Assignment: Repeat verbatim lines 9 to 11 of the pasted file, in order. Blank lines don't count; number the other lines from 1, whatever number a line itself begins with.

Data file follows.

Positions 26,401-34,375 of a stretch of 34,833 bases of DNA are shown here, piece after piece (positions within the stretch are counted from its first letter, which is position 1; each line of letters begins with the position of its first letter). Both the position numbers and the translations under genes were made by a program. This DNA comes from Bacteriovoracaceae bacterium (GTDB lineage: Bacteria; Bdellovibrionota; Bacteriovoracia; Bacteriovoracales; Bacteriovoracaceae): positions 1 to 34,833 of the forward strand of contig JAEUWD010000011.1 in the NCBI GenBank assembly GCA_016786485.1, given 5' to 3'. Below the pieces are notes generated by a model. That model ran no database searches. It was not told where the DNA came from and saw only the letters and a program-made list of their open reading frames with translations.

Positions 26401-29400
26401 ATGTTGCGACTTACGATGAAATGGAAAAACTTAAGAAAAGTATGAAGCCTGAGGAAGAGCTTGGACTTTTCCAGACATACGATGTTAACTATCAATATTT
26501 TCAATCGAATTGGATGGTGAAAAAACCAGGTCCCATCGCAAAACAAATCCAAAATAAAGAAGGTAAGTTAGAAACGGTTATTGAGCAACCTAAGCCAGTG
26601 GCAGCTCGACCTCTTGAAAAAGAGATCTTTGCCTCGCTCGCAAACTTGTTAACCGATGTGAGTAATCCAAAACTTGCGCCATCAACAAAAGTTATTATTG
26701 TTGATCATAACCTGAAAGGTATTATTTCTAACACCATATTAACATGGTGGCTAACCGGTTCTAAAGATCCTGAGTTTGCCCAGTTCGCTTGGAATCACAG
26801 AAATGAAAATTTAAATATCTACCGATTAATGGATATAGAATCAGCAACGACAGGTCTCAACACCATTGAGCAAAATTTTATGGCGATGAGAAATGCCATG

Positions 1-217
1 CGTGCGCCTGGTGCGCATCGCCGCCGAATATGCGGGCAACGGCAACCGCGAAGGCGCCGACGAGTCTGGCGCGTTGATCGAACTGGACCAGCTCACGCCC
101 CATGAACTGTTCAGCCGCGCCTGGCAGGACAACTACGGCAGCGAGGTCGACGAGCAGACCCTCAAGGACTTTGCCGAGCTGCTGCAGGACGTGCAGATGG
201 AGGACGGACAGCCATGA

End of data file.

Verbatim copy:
1 CGTGCGCCTGGTGCGCATCGCCGCCGAATATGCGGGCAACGGCAACCGCGAAGGCGCCGACGAGTCTGGCGCGTTGATCGAACTGGACCAGCTCACGCCC
101 CATGAACTGTTCAGCCGCGCCTGGCAGGACAACTACGGCAGCGAGGTCGACGAGCAGACCCTCAAGGACTTTGCCGAGCTGCTGCAGGACGTGCAGATGG
201 AGGACGGACAGCCATGA